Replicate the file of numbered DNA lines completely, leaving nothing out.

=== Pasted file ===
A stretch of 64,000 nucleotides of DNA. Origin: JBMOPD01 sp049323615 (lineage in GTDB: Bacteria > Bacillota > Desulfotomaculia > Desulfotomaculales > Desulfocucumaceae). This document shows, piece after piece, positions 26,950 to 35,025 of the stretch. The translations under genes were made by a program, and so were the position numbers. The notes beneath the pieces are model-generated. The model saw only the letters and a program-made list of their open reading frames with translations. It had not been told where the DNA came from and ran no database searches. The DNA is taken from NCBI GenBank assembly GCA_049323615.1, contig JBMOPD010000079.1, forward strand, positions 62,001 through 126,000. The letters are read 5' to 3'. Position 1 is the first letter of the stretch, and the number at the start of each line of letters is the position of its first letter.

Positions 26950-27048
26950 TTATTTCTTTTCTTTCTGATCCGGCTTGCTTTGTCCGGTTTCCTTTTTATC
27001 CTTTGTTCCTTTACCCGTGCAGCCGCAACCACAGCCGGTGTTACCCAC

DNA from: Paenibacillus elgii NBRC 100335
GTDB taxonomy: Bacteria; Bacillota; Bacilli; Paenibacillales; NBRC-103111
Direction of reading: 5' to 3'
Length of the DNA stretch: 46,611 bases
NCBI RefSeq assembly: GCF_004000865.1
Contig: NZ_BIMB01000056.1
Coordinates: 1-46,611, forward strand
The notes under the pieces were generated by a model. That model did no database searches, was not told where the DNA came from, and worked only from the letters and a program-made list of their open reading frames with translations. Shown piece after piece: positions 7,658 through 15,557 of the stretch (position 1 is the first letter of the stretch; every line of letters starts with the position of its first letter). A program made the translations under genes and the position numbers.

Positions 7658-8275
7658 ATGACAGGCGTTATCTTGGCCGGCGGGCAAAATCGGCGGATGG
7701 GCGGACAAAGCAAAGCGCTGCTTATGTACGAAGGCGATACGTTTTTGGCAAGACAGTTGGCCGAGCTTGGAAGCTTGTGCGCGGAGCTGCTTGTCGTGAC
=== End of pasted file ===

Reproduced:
A stretch of 64,000 nucleotides of DNA. Origin: JBMOPD01 sp049323615 (lineage in GTDB: Bacteria > Bacillota > Desulfotomaculia > Desulfotomaculales > Desulfocucumaceae). This document shows, piece after piece, positions 26,950 to 35,025 of the stretch. The translations under genes were made by a program, and so were the position numbers. The notes beneath the pieces are model-generated. The model saw only the letters and a program-made list of their open reading frames with translations. It had not been told where the DNA came from and ran no database searches. The DNA is taken from NCBI GenBank assembly GCA_049323615.1, contig JBMOPD010000079.1, forward strand, positions 62,001 through 126,000. The letters are read 5' to 3'. Position 1 is the first letter of the stretch, and the number at the start of each line of letters is the position of its first letter.

Positions 26950-27048
26950 TTATTTCTTTTCTTTCTGATCCGGCTTGCTTTGTCCGGTTTCCTTTTTATC
27001 CTTTGTTCCTTTACCCGTGCAGCCGCAACCACAGCCGGTGTTACCCAC

DNA from: Paenibacillus elgii NBRC 100335
GTDB taxonomy: Bacteria; Bacillota; Bacilli; Paenibacillales; NBRC-103111
Direction of reading: 5' to 3'
Length of the DNA stretch: 46,611 bases
NCBI RefSeq assembly: GCF_004000865.1
Contig: NZ_BIMB01000056.1
Coordinates: 1-46,611, forward strand
The notes under the pieces were generated by a model. That model did no database searches, was not told where the DNA came from, and worked only from the letters and a program-made list of their open reading frames with translations. Shown piece after piece: positions 7,658 through 15,557 of the stretch (position 1 is the first letter of the stretch; every line of letters starts with the position of its first letter). A program made the translations under genes and the position numbers.

Positions 7658-8275
7658 ATGACAGGCGTTATCTTGGCCGGCGGGCAAAATCGGCGGATGG
7701 GCGGACAAAGCAAAGCGCTGCTTATGTACGAAGGCGATACGTTTTTGGCAAGACAGTTGGCCGAGCTTGGAAGCTTGTGCGCGGAGCTGCTTGTCGTGAC